DERYL DAVIS: Malaly Volpi is one of the lucky ones. She and her family have a comfortable home, plenty of food, and security. They escaped Afghanistan long before the Taliban or Osama bin Laden. Like many Afghan Americans, she wants to see her homeland rid of both, but she's increasingly concerned about the costs of America's war on terrorism.
As Ramadan approaches, the American military faces a difficult
challenge: how to win the war against terrorism without
losing the hearts and minds of Muslims during their most
MALALY VOLPI: More Afghanis are dying under bombs
right now without any fault of their own. They had absolutely
nothing to do with this. The Taliban, with the terrorists,
with Osama bin Laden, and they are the ones that are suffering.
DAVIS: That suffering will be on the minds of Muslims
during the month of Ramadan as the faithful rededicate themselves
to the principles of Islam.
MS. VOLPI: It's not going to be a happy month. Because
for us, you know, we're always going to hear about the suffering
of the Afghan people.
DAVIS: As the war in Afghanistan continues, pressure
is growing throughout the Muslim world for the U.S. to suspend
its military operations during Ramadan, the holiest time
of the year for Muslims.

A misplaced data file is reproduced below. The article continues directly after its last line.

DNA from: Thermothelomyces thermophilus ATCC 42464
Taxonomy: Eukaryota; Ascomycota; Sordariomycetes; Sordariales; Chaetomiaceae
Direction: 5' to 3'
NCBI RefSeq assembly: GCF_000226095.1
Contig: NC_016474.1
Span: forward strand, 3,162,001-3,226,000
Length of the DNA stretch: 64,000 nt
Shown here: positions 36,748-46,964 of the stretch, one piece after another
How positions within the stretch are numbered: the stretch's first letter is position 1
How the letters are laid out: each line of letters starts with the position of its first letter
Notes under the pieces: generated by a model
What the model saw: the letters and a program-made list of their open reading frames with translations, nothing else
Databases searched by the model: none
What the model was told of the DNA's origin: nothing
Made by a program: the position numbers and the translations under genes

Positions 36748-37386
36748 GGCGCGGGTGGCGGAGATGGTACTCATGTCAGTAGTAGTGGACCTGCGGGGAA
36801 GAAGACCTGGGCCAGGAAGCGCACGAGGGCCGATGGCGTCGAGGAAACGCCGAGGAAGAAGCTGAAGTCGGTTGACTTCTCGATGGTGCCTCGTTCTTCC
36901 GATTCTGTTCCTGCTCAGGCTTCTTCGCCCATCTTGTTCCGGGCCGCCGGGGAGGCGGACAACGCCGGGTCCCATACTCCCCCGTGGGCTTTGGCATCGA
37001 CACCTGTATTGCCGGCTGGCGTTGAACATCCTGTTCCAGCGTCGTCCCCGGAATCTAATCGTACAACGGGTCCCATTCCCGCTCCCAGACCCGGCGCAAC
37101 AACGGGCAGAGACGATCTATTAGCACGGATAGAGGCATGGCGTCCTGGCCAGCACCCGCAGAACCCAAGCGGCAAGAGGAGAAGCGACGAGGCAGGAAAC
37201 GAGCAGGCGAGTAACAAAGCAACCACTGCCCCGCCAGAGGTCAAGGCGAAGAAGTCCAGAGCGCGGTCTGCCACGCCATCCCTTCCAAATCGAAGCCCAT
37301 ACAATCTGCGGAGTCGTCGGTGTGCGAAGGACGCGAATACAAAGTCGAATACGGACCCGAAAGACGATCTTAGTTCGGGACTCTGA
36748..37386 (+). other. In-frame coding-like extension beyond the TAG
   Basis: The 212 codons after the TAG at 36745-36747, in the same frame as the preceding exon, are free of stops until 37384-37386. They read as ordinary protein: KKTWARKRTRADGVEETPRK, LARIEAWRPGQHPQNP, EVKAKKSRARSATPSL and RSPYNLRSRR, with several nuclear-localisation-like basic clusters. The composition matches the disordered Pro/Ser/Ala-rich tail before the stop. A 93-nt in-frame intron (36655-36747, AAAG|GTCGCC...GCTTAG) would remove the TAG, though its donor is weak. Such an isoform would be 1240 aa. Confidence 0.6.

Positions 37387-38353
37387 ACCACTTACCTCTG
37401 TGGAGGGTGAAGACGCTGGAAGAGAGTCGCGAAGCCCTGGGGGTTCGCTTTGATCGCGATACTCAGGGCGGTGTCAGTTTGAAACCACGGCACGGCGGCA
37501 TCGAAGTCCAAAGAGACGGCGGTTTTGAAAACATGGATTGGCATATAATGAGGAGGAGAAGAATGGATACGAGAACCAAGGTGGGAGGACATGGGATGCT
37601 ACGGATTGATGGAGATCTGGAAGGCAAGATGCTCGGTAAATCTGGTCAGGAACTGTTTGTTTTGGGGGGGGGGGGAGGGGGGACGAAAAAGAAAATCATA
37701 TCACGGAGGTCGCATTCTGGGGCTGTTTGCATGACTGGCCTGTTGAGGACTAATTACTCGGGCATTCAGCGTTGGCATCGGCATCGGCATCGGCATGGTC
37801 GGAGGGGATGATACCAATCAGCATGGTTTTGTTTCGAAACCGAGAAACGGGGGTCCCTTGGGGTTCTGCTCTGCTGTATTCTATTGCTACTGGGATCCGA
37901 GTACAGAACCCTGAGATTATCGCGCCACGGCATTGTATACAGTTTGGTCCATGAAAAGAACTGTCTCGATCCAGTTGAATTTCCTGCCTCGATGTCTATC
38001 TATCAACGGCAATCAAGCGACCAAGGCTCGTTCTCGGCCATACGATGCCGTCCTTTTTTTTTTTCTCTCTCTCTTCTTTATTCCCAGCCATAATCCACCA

PROFESSOR AKBAR AHMED (American University): It is
the month when the Koran was revealed to the prophet. So
it's the month when, in a sense, God talks to humanity.
PROFESSOR KHALED ABOU EL FADL (UCLA Law School):
In Islamic theology, what is expected is that Muslims make
an extra effort, an added effort, to peacefully resolve
conflicts and to avoid violence.
DAVIS: Some scholars warn that military action and
a growing humanitarian crisis during Ramadan could increase
tensions between the Muslim world and the West.
AHMED: During this Ramadan, the hot, number one topic
will be Afghanistan, because every preacher will be saying
our brothers and sisters are being killed -- killed for
no reason. They will not see this as a war against the Taliban.
They will see this as a war against Muslim people in Afghanistan.
DAVIS: Scholars say Islam does not prohibit warfare
Egypt and Syria launched a surprise attack on Israel during
Ramadan in 1973. Iran and Iraq, both Muslim countries, waged
war over Ramadan during their eight-year struggle in the
These Afghan Muslims, former Mujahedeen fighters, battled
the Soviets in Afghanistan. They didn't stop for Ramadan
KOHISTANY SHAH (former Mujahedeen fighter): If we
had stopped fighting during the Ramadan, Russia could have
succeeded on us. Like today, if the United States is going
to stop bombing the Taliban, the Taliban could recruit all
their soldiers in their front line.
DAVIS: There's also nothing in Islam, scholars say,
that prohibits the pursuit of criminals at any time.
ABOU EL FADL: When we fight bin Laden and his supporters,
we are not engaged in warfare against average, everyday,
common Muslims. We are engaged in warfare against criminals.
Ramadan should not be a vehicle for criminals to attain
a degree of reprieve.